You might not know it every time they come up against each other, but Barcelona and Real Madrid are – statistically, at least – the two most stable clubs in European football.
Data crunched by the CIES Football Observatory shows that the two clubs on either side of the Clasico divide retain individual players for longer than any other teams across all of the ‘Big Five’ leagues (based on first team squads registered for domestic league matches between 01/07/2018 and 01/10/2018).
Boasting the most loyal players on the continent, Real Madrid are top of the tree with an average retention period of 5.84 years per player, while Barca are close behind with an average of 5.36 years.
The highest Premier League side on the list is Tottenham (3.89 years), while Fulham (1.12 years) find themselves toward the bottom end of the ‘least stable’ stakes.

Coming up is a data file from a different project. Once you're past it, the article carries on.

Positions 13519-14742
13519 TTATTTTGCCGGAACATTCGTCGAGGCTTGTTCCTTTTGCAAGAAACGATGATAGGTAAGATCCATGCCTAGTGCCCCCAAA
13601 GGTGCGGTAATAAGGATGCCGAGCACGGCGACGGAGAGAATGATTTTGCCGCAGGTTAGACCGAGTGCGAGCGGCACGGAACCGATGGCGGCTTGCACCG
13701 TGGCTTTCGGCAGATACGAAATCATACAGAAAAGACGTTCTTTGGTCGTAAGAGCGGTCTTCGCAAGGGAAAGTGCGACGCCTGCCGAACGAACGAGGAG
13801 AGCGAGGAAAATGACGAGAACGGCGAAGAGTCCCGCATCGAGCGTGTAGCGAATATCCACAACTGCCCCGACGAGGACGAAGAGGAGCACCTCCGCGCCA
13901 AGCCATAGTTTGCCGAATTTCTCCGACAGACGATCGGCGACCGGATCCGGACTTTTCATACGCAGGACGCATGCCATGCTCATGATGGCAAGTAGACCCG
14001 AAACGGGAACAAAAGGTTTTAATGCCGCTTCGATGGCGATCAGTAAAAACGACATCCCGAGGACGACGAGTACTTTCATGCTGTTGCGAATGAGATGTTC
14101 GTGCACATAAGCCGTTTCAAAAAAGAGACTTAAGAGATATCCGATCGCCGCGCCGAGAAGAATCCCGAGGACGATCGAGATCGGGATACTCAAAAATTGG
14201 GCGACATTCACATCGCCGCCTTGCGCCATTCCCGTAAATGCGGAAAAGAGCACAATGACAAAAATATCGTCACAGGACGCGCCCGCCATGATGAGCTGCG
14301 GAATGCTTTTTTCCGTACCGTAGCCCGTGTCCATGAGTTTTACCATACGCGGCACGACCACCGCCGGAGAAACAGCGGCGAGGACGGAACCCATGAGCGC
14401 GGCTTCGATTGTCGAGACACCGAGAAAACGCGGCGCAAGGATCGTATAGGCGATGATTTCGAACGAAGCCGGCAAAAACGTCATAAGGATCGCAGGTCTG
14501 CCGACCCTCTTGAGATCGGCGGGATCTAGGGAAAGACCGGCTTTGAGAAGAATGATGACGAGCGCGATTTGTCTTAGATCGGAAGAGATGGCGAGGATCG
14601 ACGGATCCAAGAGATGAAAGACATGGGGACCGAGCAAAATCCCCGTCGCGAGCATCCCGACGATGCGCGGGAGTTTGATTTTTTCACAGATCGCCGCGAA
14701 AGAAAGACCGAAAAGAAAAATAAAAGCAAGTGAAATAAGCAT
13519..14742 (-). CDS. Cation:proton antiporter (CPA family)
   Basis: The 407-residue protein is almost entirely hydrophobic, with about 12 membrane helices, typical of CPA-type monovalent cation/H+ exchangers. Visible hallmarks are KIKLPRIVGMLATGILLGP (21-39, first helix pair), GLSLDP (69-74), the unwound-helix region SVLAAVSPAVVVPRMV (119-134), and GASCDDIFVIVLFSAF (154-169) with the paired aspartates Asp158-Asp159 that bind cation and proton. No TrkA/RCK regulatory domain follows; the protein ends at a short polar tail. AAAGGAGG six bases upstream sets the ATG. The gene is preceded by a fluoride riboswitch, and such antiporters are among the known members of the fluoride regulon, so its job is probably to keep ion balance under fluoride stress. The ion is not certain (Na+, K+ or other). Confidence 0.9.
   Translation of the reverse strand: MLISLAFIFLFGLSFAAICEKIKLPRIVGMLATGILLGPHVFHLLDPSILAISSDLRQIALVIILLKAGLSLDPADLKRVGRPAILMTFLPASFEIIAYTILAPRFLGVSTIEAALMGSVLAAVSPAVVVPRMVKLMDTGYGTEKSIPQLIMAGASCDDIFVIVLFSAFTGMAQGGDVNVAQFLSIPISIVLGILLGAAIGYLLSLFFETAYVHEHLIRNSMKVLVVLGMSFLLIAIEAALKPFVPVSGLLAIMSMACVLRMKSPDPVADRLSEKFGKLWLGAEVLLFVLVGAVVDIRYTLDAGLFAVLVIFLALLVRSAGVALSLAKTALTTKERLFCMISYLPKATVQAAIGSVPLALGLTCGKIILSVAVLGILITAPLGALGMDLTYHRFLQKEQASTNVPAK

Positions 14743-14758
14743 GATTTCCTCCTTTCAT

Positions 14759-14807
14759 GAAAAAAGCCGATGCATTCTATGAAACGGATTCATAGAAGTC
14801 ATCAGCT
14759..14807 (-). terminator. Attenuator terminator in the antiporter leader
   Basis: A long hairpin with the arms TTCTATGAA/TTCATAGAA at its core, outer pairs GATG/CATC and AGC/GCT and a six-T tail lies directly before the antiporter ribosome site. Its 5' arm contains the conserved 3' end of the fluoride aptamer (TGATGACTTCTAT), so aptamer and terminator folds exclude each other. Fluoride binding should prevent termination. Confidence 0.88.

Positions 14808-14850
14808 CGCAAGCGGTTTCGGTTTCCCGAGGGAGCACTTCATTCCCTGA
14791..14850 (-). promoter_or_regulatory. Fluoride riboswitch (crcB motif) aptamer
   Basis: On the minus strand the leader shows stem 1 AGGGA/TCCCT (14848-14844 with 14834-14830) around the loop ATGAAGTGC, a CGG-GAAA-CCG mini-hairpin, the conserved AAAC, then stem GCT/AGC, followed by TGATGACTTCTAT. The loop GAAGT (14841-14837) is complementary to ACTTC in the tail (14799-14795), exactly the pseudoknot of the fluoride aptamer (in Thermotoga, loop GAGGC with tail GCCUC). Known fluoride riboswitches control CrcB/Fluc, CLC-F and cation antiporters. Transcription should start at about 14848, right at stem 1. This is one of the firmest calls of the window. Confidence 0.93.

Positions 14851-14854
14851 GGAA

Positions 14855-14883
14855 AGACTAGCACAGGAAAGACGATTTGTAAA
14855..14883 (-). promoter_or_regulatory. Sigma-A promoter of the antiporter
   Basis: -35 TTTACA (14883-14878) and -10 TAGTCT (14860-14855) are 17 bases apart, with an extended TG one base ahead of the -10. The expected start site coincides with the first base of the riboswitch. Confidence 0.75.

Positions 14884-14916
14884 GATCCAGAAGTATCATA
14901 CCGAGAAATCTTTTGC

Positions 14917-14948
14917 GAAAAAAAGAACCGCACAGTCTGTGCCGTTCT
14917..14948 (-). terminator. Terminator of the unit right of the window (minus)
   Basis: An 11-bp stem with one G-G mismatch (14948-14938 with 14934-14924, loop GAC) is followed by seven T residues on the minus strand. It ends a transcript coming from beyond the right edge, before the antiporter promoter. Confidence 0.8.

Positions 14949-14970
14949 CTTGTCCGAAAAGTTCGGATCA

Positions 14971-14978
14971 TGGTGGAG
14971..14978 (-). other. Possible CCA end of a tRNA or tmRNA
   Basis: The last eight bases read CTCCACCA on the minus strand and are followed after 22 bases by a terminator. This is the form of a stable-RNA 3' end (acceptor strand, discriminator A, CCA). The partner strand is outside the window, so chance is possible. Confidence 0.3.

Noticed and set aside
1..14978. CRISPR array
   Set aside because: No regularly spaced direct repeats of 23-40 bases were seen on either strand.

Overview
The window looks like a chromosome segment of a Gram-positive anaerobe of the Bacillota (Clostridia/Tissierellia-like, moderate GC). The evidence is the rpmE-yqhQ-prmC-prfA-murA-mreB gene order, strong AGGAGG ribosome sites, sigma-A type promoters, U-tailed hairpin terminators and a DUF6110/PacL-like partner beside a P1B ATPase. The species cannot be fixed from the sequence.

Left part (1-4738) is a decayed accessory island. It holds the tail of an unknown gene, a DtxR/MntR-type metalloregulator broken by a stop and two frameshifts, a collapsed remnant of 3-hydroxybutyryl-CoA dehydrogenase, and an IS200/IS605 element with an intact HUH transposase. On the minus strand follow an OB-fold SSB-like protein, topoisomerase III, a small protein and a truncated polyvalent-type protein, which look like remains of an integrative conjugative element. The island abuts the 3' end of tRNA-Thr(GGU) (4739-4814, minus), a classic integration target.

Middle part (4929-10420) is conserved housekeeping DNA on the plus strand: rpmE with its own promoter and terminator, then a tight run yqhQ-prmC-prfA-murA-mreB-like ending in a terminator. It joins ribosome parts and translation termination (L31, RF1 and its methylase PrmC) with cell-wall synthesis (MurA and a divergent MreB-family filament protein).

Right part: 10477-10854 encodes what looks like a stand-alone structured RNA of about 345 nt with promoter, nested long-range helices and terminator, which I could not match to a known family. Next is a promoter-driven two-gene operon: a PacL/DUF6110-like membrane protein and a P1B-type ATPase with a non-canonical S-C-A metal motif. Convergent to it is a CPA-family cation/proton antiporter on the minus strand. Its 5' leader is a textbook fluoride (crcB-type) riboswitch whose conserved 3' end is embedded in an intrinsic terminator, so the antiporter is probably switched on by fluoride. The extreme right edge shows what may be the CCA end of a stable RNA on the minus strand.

Why, it’s almost as it players are inclined to stick around at successful teams.
Czech side Viktoria Plzen can claim to be the most stable club outside of the Big Five, with an average of 4.28 years per player, while Celtic (4.25 years) and Shakhtar Donetsk (4.02 years) follow closely behind – with regular Champions League football definitely a major factor.
For the record, according to the CIES data, the least stable club across all 31 of Europe’s top divisions is Croatian side NK Istra 1961 (0.15 years), who just don’t seem to be able to convince their players to stick around for very long.
The full run-down of the CIES Club Stability statistics is available to peruse here.